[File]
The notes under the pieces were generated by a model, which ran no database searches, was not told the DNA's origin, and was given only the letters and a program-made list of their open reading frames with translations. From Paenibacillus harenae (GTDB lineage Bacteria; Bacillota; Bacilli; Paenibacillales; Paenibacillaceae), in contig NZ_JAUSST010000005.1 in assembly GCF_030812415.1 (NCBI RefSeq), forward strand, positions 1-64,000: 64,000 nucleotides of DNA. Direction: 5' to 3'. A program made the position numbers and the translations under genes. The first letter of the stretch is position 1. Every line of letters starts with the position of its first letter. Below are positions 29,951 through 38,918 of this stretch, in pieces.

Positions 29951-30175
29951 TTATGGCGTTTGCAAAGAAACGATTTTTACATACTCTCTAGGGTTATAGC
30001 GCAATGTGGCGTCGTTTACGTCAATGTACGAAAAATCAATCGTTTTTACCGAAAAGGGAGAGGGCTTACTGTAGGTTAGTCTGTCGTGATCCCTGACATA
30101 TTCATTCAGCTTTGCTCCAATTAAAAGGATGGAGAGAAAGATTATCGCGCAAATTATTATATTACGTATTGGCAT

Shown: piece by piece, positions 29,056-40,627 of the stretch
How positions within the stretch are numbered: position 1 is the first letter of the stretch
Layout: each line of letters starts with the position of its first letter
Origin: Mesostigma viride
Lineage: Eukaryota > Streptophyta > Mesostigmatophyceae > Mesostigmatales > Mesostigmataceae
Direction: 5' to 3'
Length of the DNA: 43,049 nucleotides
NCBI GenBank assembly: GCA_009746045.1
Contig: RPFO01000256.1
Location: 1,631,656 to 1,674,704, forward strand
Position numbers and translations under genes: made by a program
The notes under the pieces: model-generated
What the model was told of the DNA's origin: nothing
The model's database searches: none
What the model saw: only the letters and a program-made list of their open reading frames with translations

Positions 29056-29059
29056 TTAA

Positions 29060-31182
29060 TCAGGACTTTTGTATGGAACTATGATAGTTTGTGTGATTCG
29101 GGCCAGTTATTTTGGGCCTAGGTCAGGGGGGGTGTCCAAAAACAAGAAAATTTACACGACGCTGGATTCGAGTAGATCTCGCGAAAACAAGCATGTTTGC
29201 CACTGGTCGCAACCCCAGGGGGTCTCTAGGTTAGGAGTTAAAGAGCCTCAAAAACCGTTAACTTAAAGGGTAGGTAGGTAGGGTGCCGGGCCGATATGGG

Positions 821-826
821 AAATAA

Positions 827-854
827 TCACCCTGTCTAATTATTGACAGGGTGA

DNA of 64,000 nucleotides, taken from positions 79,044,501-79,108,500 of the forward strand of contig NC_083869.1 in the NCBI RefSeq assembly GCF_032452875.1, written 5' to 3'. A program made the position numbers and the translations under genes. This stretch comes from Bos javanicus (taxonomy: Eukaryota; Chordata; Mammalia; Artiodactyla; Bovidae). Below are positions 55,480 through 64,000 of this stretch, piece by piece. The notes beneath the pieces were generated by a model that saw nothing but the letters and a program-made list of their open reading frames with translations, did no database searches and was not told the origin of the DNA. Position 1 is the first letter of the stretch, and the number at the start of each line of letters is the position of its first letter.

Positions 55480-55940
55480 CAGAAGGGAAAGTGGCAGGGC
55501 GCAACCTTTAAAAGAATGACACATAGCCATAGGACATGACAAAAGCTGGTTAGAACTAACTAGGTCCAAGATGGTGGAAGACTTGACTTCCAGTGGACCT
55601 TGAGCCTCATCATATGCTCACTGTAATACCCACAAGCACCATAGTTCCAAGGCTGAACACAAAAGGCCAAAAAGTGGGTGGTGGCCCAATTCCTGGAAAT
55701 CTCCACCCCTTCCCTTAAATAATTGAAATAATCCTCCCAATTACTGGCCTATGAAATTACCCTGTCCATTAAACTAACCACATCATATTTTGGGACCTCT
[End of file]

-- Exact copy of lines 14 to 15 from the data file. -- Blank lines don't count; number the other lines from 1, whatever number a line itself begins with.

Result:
Contig: RPFO01000256.1
Location: 1,631,656 to 1,674,704, forward strand